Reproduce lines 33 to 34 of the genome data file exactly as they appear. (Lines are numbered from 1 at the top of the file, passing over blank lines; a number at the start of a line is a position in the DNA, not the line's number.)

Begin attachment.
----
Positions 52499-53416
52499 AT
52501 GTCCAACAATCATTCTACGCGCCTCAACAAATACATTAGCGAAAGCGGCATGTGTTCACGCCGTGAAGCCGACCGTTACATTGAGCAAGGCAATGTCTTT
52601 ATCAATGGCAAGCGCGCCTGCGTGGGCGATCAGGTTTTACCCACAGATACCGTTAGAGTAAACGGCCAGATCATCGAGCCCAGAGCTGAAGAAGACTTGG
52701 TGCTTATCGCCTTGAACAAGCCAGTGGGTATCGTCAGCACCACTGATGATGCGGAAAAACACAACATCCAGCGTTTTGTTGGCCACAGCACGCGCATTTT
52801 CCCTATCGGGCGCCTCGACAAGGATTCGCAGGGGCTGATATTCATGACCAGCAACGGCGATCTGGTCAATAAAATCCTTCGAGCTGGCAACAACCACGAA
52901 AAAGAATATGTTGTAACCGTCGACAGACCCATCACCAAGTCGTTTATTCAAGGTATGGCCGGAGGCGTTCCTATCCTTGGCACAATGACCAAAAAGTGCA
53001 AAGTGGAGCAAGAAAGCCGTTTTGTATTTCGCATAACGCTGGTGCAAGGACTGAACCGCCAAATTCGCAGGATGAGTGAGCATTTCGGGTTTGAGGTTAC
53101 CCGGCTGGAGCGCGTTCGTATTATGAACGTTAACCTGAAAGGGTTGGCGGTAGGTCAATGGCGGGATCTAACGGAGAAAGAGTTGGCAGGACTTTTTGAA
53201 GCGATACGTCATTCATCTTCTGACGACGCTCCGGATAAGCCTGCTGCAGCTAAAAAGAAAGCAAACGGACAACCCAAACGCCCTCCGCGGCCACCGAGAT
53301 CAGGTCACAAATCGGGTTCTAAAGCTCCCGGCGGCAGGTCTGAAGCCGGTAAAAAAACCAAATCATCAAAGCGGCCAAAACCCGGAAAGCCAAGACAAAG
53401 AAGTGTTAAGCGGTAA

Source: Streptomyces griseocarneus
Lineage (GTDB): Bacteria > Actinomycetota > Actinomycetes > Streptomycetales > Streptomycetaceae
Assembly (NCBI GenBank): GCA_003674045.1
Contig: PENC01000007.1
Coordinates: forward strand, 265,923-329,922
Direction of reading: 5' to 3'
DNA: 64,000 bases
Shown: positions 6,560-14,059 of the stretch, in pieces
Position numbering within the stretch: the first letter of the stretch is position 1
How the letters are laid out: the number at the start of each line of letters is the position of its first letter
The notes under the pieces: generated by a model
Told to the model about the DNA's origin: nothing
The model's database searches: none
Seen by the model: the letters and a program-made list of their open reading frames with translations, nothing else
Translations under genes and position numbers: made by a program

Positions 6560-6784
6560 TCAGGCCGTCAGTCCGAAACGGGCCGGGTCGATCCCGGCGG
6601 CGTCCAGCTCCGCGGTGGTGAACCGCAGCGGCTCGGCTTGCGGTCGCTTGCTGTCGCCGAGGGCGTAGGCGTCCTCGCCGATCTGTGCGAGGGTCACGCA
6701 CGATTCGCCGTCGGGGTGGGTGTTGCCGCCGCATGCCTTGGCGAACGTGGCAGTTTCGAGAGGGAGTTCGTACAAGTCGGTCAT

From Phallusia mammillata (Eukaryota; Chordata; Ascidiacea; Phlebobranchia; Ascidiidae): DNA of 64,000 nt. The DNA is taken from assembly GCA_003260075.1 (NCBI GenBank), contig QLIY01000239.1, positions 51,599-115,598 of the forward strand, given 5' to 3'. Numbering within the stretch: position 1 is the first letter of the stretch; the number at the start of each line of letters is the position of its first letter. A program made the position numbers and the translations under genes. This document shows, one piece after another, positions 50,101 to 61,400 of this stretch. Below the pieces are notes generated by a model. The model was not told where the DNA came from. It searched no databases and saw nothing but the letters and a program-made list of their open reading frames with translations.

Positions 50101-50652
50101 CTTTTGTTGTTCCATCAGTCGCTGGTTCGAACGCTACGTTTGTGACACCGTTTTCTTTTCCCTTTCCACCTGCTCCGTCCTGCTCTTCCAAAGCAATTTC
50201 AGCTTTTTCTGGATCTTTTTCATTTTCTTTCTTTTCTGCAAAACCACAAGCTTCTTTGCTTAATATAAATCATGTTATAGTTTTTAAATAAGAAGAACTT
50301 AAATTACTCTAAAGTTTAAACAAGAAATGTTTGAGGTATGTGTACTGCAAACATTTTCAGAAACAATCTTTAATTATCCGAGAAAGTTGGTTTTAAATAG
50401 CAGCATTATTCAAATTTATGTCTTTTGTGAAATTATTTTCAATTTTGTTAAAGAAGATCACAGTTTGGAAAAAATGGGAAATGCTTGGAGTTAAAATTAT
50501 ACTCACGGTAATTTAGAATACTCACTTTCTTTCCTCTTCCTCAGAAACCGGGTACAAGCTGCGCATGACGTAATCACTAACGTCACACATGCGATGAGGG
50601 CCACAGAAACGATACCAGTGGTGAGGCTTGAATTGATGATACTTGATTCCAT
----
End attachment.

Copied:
Positions 50101-50652
50101 CTTTTGTTGTTCCATCAGTCGCTGGTTCGAACGCTACGTTTGTGACACCGTTTTCTTTTCCCTTTCCACCTGCTCCGTCCTGCTCTTCCAAAGCAATTTC